> First, let's assume that you mean really "working in pairs" (because the
        > more common requirement is "handing in pairs" and nobody checks how you
        > worked).
        >
        > The reason one studies for a degree is, in my opinion, three-fold. ONE is
        > to learn material. TWO is to get experience in solving difficult problems
        > in your field (not necessarily the mundane problems you'll be asked to
        > solve in your first year on the job - a university is not a vocational
        > school). THREE is to "get on the same page" as the peers you'll be spending
        > your professional life with - learn how they think, how they talk, how they
        > cooperate, and so on.
        >

        I think reason #1 (repharsed a bit) - to get knowlege is the most important
        one, followed by #2. Usually, #2 is seen as means to understand and integrate
        this knowledge.

        > Issue #3 - learning how to cooperate with your peers in your professional
        > domain - is indeed important. You want future scientists and engineers to
        > be able to talk to others using terms they understand, to work together,
        > and so on. But how much emphasis should be given to this issue, vs. the
        > other two (material and problem solving)? I believe that more emphasis
        > should be given to the material and problem-solving skills, because of
        > several reasons: these are wider and deeper areas than cooperation skills,
        > they are harder and less natural for the typical student, and they are
        > things a typical student would not be able to learn "on the job".

        Right.

        > So my belief is that a university should spend some time on issue #3 - it
        > *should* teach terminology, nomenclemature and methodology that make it
        > easy for researchers in its field to cooperate, and it should give the
        > students some practical experience in cooperating - in the form of some
        > pair-work courses, some cooperative project, or whatever. But it is my
        > belief that the university should NOT turn each and every course into an
        > exercise of cooperation. The reason there are a few dozen courses in a
        > degree is because there are a few dozen subjects that need to be learned -
        > not because cooperation has to be exercised a few dozen times.

        What I said[1] (and you keep avoiding addressing) is that since the final exam
        is the lion's share of the grade, then a student who completely relied on his
        partner to prepare his exercises for him (and didn't otherwise study the
        material on his own) will likely fail the course. (Assuming the test is not
        fair, and other factors like that).

        {{{
        [1] - Point #1 in:

        http://www.shlomifish.org/philosophy/computers/education/opinion-on-the-technion/#why_pair_wise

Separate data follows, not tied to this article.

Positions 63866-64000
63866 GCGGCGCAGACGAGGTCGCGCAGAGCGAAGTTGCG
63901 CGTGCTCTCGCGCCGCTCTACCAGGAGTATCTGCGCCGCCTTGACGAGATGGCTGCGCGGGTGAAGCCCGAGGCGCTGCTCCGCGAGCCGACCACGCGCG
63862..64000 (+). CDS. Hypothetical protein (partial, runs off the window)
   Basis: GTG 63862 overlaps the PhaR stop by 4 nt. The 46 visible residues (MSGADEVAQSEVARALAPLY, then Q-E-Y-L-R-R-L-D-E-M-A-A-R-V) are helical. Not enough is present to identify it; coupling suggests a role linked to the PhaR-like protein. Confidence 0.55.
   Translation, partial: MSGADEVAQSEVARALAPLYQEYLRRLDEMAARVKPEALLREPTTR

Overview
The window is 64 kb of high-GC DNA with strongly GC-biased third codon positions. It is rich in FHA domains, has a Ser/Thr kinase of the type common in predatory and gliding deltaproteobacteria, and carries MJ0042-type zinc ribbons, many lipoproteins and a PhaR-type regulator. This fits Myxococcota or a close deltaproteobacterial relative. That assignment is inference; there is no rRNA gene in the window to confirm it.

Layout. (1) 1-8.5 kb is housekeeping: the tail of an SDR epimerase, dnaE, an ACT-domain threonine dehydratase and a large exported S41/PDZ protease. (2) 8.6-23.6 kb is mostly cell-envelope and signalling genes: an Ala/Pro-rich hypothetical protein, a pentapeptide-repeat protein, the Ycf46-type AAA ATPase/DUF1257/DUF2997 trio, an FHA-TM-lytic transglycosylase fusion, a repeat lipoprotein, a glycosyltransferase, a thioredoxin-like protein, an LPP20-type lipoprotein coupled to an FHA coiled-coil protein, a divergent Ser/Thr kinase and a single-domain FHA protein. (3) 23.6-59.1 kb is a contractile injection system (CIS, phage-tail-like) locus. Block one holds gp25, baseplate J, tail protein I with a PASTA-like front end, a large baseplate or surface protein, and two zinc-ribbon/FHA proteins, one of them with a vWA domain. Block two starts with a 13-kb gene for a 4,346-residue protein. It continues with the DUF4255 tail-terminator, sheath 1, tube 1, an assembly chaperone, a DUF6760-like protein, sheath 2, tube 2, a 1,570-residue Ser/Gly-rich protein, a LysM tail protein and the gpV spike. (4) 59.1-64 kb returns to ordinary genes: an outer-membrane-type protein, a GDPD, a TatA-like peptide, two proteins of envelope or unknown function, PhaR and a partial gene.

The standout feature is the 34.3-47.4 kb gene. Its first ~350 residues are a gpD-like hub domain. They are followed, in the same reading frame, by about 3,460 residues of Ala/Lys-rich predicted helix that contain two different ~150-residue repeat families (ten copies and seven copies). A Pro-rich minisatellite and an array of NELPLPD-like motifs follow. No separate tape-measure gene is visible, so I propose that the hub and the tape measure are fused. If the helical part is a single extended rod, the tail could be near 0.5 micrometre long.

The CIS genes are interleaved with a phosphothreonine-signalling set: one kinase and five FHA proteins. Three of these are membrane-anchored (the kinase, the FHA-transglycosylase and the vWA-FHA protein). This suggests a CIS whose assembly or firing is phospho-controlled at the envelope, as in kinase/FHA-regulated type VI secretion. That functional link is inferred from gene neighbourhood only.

}}}

        So making the course pair wise, cannot cause a student to pass, because he
        relied on his partner to do his work his him, and thus get an undeserved
        grade.

        >
        > And I mentioned that when cooperation (pair work) is encouraged, care must
        > be taken not to let it run wild. If students can finish an entire course
        > not doing anything while their friend (or 5 friends, in the absurd example
        > I mentioned in my last mail) do their work for them, it is simply not fair.
        > This isn't a big problem when there are just a few courses like that
        > (especially when in the Technion's undergraduate courses, there is normally
        > a test in the end and that isn't done in pairs at all),

        Exactly. I wasn't talking about a course whose score is 100% dependent on pair
        work. By all means, a solitary test, on which most of the grade is based, is
        a good idea.

        > but if you "run
        > wild" with the pair work idea, and every course is done completely in
        > pairs, someone could concievably finish a degree without ever doing a
        > thing, and without even violating any law (someone who buys solutions also
        > can finish a degree without ever doing a thing - but at least this is
        > considered illegal).



        >
        > I hope now you'll find that I answered your reasons. You don't have to
        > agree with what I said, though ;-) Like I said, we can agree to disagree on
        > this subject.

        Regards,

        Shlomi Fish

        ---------------------------------------------------------------------
        Shlomi Fish shlomif@...
        Homepage: http://www.shlomifish.org/

        If it's not in my E-mail it doesn't happen. And if my E-mail is saying
        one thing, and everything else says something else - E-mail will conquer.
        -- An Israeli Linuxer
      Your message has been successfully submitted and would be delivered to recipients shortly.